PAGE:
National Science Foundation Funds Methane Research With Potential for Greener Energy, Manufacturing

Assistant Professor of Chemical and Biomolecular Engineering Ryan Hartman is trying to solve the difficult problem of controlling methane’s carbon-hydrogen bonds at moderate temperatures — a problem which, if solved, could lead to greener energy, improve the manufacture of commodities, chemicals, and pharmaceuticals, and perhaps even keep future intergalactic travelers healthy.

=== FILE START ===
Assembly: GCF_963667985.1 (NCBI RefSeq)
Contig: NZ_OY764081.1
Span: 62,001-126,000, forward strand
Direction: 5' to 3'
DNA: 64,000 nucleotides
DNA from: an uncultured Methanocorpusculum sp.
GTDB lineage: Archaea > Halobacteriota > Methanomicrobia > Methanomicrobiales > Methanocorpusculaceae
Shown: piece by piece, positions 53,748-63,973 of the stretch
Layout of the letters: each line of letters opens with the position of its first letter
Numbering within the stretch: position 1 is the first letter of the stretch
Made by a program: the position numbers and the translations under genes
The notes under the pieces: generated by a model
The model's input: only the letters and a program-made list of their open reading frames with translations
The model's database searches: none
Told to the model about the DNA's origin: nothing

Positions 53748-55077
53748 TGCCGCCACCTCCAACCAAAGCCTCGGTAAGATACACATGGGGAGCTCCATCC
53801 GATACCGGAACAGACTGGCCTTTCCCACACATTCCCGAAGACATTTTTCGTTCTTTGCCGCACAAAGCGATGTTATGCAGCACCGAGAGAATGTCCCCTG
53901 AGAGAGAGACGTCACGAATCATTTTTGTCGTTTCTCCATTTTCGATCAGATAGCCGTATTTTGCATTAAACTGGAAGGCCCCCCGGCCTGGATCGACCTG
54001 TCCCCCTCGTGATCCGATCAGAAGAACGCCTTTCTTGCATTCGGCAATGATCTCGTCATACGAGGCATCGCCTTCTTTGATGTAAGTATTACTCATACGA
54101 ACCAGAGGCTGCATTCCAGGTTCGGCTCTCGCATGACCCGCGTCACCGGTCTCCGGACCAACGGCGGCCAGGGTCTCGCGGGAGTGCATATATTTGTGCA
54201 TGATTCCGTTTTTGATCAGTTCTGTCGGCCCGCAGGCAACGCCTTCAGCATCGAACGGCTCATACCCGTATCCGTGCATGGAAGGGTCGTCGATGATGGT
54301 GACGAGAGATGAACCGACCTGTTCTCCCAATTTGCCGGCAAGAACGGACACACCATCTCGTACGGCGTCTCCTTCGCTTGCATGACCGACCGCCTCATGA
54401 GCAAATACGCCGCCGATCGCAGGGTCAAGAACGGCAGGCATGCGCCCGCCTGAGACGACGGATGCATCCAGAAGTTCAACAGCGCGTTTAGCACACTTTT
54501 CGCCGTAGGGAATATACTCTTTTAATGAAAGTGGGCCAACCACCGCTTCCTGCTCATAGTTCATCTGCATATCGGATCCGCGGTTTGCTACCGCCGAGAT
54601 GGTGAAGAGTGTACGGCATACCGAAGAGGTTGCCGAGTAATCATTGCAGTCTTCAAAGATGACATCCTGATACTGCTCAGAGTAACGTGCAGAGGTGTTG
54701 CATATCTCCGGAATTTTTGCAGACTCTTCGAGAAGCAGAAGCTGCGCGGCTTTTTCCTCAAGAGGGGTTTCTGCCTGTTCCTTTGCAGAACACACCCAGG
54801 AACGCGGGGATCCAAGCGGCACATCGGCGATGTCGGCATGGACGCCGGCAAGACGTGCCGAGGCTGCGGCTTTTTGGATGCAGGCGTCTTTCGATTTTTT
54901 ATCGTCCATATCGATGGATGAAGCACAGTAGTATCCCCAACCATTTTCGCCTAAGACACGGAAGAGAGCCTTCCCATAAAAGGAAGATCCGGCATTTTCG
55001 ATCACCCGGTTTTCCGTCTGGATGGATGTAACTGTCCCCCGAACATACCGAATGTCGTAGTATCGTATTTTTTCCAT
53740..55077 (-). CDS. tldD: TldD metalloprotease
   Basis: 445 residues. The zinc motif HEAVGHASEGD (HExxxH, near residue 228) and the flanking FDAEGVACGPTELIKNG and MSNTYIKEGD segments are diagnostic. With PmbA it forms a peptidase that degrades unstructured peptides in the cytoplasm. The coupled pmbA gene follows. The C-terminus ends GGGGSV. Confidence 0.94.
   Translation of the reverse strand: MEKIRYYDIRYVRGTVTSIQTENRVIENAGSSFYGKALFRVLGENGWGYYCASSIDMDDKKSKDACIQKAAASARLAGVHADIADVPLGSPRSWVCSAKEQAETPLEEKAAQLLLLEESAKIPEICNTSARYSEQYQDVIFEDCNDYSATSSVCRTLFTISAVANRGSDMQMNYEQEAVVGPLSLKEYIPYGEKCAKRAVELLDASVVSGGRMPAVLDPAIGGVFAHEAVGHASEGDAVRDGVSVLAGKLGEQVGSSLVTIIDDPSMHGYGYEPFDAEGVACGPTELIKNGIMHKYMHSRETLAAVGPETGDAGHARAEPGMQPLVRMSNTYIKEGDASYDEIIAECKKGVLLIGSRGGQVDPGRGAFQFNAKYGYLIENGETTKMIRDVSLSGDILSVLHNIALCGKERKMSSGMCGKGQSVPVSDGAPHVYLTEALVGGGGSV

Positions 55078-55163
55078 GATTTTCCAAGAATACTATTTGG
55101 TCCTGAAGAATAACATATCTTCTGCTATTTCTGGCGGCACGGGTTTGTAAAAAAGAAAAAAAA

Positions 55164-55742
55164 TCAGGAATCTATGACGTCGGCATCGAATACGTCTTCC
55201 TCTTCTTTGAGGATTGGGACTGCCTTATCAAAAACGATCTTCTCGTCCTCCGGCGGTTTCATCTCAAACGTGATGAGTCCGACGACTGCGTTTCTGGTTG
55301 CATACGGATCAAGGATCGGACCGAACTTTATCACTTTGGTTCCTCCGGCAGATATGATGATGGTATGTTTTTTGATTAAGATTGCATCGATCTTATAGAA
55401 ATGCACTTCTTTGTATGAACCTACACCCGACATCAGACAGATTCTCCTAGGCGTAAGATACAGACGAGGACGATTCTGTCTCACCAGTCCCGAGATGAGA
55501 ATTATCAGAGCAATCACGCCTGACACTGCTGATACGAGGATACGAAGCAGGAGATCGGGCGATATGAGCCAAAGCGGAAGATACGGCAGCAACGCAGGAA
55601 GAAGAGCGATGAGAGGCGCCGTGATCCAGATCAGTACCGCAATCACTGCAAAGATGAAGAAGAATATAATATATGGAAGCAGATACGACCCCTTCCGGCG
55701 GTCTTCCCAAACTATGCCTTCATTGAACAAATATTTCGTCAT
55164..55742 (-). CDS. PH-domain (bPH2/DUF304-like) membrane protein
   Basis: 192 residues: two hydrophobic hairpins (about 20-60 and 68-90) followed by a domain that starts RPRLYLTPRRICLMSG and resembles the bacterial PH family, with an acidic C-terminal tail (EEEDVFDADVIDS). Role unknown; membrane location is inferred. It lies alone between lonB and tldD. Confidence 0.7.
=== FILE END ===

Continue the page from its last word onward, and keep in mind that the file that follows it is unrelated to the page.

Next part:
He is doing so with the help of a prestigious National Science Foundation Faculty Early Career Development Award, more widely known as a CAREER Award. The NSF is providing $501,000 over five years to research methane — the most stable of the carbon compounds and therefore the one that poses the most difficulty in separating its bonds at moderate temperatures. Resulting scientific discoveries and processes could also reduce by at least one order of magnitude the cost of synthetizing certain less-stable molecules used in the manufacture of pharmaceuticals as well as fine chemicals, which are pure enough to use in manufacturing and research.

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